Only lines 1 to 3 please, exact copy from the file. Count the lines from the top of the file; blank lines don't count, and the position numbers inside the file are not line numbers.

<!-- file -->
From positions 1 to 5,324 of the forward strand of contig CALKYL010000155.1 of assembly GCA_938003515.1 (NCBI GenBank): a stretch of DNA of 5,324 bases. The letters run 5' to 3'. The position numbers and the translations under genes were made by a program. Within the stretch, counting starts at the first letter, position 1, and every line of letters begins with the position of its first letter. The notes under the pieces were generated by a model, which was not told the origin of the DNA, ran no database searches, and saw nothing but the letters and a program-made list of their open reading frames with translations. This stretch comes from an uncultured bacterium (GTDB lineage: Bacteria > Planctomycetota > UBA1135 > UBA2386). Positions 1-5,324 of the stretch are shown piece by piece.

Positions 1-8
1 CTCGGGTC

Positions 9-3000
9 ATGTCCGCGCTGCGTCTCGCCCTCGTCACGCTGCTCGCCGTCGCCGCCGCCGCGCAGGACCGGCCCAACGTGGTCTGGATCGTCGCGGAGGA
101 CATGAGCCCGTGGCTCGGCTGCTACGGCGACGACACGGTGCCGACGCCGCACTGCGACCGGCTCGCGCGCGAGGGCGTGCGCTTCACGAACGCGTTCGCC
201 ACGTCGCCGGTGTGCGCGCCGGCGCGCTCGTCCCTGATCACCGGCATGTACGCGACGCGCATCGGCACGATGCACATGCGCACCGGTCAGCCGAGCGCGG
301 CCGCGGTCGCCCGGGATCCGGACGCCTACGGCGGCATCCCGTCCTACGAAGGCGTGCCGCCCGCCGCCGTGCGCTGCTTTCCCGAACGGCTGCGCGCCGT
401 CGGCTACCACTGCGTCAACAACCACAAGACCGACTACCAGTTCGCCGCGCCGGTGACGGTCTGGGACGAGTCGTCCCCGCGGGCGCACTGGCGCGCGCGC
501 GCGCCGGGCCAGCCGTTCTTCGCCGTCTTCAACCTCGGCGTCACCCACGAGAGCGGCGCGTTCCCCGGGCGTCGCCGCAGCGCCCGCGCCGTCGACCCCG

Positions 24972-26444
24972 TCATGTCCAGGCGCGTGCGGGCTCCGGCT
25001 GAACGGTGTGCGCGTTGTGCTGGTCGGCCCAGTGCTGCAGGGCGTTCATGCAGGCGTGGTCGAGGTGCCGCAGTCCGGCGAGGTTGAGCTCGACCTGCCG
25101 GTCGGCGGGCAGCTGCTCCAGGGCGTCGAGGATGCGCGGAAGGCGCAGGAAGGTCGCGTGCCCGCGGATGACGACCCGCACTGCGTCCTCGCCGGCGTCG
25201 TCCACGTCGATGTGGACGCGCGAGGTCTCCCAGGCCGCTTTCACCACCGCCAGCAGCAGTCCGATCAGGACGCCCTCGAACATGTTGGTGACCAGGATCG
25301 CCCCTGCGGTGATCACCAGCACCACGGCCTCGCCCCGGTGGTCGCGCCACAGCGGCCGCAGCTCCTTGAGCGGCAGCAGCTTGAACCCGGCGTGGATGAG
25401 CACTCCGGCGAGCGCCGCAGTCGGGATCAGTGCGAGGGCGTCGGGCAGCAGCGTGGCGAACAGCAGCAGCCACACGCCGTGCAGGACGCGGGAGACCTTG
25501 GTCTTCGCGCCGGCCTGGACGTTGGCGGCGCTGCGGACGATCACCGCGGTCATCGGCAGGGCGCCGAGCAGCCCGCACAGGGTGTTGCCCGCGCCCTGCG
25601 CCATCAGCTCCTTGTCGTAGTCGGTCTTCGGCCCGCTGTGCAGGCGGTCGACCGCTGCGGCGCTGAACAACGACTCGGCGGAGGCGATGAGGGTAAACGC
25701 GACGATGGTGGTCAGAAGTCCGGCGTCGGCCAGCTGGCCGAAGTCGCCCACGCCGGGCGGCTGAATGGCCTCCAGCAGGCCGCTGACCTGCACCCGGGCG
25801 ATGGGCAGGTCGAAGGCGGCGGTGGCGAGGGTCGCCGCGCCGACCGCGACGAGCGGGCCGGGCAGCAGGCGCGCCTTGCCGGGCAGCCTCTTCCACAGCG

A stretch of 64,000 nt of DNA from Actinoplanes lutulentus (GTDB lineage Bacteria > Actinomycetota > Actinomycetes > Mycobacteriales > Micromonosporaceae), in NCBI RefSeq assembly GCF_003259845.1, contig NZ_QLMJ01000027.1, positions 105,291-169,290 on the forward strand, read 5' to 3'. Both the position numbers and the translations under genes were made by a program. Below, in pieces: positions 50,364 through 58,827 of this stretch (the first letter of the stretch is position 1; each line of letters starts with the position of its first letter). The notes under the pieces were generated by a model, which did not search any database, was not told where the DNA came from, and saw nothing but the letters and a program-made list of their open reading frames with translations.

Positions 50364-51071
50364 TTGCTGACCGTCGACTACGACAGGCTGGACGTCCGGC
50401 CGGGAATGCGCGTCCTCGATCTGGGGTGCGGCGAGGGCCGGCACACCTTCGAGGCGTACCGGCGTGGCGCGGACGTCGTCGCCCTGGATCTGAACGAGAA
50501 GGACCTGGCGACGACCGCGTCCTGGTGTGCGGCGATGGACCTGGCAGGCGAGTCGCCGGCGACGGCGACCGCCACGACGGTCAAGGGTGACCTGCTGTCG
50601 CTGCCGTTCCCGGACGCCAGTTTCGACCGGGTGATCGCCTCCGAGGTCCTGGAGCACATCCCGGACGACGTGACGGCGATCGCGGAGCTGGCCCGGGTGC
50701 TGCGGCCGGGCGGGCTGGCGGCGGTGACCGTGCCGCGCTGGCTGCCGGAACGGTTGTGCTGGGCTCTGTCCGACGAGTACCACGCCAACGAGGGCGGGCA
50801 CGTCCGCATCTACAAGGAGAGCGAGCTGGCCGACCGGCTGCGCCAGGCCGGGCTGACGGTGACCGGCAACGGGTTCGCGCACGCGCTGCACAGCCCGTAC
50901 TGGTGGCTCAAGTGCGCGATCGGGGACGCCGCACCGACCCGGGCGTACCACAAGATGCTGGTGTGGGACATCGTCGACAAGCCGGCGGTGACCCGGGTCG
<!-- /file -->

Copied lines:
From positions 1 to 5,324 of the forward strand of contig CALKYL010000155.1 of assembly GCA_938003515.1 (NCBI GenBank): a stretch of DNA of 5,324 bases. The letters run 5' to 3'. The position numbers and the translations under genes were made by a program. Within the stretch, counting starts at the first letter, position 1, and every line of letters begins with the position of its first letter. The notes under the pieces were generated by a model, which was not told the origin of the DNA, ran no database searches, and saw nothing but the letters and a program-made list of their open reading frames with translations. This stretch comes from an uncultured bacterium (GTDB lineage: Bacteria > Planctomycetota > UBA1135 > UBA2386). Positions 1-5,324 of the stretch are shown piece by piece.

Positions 1-8
1 CTCGGGTC